Stay healthy in your 20s, 30s, 40s...
Weight gain puts added stress on the heart, lungs, knees, hips, ankles and feet. Stretch, bend and extend your joints regularly.
Men and women
Can’t find time for the gym? Use public transport and then walk or cycle to work and back, and don’t work through your lunch break, take a walk instead. Schedule an eye exam every two years. Eyesight tends to begin fading in forties. Women
You may experience perimenopause, which is the time leading up to a woman’s last period.
Levels of female hormones begin depleting, influencing everything from mood to fat distribution to dry, itchy skin. Regular aerobic exercise and a visit to a skin doctor will help ease all this.
Exercise five days a week, go on a ‘low-calorie’ fruit/detox diet once a week, and don’t take contraception for granted by assuming that your fertility has gone down.
Lower your intake of sugar. Women over the age of 40 tend to become more insulin-resistant, and the risk of getting diabetes increases if you are overweight.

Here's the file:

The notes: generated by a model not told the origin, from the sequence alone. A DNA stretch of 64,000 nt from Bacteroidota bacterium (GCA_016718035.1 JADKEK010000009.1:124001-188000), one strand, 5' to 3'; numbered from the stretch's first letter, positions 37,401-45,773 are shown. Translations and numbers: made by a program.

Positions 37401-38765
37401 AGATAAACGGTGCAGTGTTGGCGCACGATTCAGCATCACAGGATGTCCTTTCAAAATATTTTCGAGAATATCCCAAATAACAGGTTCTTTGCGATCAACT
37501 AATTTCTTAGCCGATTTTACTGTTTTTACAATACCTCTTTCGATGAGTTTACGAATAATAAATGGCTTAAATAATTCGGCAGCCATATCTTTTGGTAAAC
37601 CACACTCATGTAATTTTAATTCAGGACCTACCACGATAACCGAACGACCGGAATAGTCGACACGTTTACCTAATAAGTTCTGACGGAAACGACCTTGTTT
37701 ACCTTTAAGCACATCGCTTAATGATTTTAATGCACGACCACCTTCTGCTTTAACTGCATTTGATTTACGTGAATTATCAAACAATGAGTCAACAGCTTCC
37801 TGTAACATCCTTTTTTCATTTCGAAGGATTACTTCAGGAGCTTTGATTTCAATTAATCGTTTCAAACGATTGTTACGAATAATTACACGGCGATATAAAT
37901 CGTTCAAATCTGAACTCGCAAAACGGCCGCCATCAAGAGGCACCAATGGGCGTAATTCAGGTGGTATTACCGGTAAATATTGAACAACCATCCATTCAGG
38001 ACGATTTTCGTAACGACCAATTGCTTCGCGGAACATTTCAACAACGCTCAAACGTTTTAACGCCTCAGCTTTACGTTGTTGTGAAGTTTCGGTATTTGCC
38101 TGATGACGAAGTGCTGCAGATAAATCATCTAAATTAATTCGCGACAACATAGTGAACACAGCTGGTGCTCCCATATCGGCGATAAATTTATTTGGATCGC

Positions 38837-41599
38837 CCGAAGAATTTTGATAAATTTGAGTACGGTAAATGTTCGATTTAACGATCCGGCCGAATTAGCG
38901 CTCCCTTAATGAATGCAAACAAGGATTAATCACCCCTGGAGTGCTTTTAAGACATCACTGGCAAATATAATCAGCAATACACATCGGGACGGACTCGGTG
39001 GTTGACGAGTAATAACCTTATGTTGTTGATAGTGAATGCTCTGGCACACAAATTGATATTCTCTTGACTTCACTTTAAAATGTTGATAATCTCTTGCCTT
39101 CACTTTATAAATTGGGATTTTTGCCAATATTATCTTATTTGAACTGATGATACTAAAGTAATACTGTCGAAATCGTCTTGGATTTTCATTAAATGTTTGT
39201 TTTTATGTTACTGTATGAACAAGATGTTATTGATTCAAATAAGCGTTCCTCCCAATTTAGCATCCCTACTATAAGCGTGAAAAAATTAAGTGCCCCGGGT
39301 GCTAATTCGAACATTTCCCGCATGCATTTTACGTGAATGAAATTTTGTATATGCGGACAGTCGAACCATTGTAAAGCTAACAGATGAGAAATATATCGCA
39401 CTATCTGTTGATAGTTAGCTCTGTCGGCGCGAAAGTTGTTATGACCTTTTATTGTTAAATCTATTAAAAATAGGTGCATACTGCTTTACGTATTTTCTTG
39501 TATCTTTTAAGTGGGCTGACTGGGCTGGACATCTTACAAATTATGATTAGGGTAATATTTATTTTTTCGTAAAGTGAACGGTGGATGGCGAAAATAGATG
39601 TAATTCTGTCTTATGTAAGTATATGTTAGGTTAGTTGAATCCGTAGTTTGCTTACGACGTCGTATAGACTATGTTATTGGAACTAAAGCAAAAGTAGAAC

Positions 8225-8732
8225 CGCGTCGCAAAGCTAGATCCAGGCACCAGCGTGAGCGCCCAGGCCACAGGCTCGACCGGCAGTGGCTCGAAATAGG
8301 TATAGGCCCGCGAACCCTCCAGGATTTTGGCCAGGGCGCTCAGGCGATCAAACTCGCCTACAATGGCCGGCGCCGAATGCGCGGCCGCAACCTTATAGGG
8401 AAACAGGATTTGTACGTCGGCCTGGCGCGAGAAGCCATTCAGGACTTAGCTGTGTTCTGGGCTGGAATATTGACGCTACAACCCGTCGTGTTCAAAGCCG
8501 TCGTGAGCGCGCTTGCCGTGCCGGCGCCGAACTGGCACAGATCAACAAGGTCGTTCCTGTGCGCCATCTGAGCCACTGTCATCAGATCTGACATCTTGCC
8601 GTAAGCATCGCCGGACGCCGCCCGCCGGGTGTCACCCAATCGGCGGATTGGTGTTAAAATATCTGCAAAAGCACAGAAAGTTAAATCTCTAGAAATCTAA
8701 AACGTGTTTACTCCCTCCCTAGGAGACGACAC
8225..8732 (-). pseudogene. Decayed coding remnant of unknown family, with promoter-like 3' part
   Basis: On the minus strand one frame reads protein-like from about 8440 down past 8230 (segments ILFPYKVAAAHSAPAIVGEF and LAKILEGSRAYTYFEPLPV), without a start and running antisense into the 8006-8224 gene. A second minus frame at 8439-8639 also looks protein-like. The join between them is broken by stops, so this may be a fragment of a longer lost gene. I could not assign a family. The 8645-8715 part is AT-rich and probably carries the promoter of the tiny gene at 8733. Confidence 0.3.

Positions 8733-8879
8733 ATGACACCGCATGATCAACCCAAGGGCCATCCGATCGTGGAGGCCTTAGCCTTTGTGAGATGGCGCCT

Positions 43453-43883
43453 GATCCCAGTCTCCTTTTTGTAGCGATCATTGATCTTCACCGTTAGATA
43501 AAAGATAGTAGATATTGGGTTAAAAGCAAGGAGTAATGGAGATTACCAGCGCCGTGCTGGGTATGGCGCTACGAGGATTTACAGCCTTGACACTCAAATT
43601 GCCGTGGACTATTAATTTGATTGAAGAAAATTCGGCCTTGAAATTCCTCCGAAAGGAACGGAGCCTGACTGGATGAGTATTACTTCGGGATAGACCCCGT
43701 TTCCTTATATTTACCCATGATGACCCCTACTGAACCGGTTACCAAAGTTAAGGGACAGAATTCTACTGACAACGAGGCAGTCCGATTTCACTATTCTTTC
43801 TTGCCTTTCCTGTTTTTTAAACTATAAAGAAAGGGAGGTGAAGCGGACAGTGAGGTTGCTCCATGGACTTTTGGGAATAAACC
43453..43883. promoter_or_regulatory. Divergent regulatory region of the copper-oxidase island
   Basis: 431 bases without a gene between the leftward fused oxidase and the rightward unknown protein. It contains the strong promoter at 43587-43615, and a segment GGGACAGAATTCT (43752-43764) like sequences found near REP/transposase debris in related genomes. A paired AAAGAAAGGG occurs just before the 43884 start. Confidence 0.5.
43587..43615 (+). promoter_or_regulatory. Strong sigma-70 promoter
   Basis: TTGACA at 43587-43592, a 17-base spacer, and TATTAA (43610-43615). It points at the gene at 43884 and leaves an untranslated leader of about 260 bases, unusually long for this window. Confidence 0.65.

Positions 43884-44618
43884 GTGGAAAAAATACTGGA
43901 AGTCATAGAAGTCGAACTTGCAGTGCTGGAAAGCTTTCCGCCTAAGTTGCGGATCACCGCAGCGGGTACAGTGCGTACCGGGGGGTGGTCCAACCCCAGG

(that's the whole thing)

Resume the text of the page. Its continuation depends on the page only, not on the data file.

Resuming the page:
IN YOUR 50S... & BEYOND
As you age, your physical strength, energy and libido are affected. Retirement and empty nest syndrome can leave you feeling blue.
Along with weight, blood pressure and cholesterol, get screened for prostate cancer, bowel cancer and osteoporosis.
Men and women
Begin your day with a walk. Resistance training and weight-bearing aerobics will help preserve bone density. Exercise your brain to prevent dementia and Alzheimer’s. Do puzzles and mind workouts. Vigorous physical workouts at least twice a week also help reduce the risk of developing these two. Women
Once menopause begins, bone density rapidly decreases due to low oestrogen, so a bone density test every couple of years is important. Depletion of oestrogen may also destabilise heart health. Walking, swimming and running are great for preventing menopausal symptoms, including weight gain and mood swings.